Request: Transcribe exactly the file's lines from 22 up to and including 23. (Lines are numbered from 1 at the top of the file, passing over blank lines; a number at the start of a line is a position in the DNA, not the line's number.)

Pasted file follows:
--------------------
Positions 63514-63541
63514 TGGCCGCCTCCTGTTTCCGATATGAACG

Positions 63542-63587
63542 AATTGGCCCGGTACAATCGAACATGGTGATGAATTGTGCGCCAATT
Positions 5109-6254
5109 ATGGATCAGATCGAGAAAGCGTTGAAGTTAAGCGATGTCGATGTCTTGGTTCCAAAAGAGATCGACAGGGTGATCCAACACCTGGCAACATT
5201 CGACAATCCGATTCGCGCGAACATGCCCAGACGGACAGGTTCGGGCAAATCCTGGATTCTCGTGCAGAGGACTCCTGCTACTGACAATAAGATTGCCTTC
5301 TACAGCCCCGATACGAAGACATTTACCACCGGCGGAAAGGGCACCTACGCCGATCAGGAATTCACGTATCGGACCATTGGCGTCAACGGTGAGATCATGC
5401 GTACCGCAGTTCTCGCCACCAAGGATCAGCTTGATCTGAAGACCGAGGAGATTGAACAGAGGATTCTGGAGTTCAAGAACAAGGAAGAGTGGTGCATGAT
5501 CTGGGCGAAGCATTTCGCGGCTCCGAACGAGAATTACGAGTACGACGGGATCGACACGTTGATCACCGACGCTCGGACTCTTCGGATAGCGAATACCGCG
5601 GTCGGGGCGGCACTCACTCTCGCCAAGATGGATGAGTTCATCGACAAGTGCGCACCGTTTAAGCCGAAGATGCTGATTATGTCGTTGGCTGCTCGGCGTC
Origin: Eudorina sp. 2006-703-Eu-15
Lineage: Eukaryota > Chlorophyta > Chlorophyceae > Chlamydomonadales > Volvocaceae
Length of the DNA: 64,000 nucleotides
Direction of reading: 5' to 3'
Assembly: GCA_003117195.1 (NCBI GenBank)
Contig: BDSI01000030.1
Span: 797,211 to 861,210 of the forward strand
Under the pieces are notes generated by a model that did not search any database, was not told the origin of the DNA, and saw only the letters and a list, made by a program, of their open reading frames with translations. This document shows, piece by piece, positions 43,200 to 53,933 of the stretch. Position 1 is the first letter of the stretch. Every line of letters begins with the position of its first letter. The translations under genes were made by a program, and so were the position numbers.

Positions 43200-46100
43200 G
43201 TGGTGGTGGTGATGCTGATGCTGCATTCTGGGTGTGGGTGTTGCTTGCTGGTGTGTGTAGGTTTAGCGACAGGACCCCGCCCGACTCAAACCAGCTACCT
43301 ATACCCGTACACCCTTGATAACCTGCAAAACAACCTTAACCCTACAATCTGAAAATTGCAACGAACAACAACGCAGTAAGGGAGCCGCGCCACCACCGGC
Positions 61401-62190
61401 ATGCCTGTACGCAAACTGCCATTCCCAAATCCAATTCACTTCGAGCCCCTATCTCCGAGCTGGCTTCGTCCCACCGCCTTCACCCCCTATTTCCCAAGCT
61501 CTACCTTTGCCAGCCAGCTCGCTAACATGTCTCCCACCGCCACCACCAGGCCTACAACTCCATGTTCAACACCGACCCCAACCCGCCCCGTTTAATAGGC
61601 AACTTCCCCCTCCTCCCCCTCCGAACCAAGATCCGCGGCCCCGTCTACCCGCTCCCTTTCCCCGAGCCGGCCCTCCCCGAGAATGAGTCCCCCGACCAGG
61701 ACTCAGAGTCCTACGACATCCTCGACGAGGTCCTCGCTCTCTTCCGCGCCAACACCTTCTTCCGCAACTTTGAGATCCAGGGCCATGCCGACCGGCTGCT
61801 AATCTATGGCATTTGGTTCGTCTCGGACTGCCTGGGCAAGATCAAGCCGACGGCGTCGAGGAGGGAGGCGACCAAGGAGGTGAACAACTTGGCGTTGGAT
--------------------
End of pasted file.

43201 TGGTGGTGGTGATGCTGATGCTGCATTCTGGGTGTGGGTGTTGCTTGCTGGTGTGTGTAGGTTTAGCGACAGGACCCCGCCCGACTCAAACCAGCTACCT
43301 ATACCCGTACACCCTTGATAACCTGCAAAACAACCTTAACCCTACAATCTGAAAATTGCAACGAACAACAACGCAGTAAGGGAGCCGCGCCACCACCGGC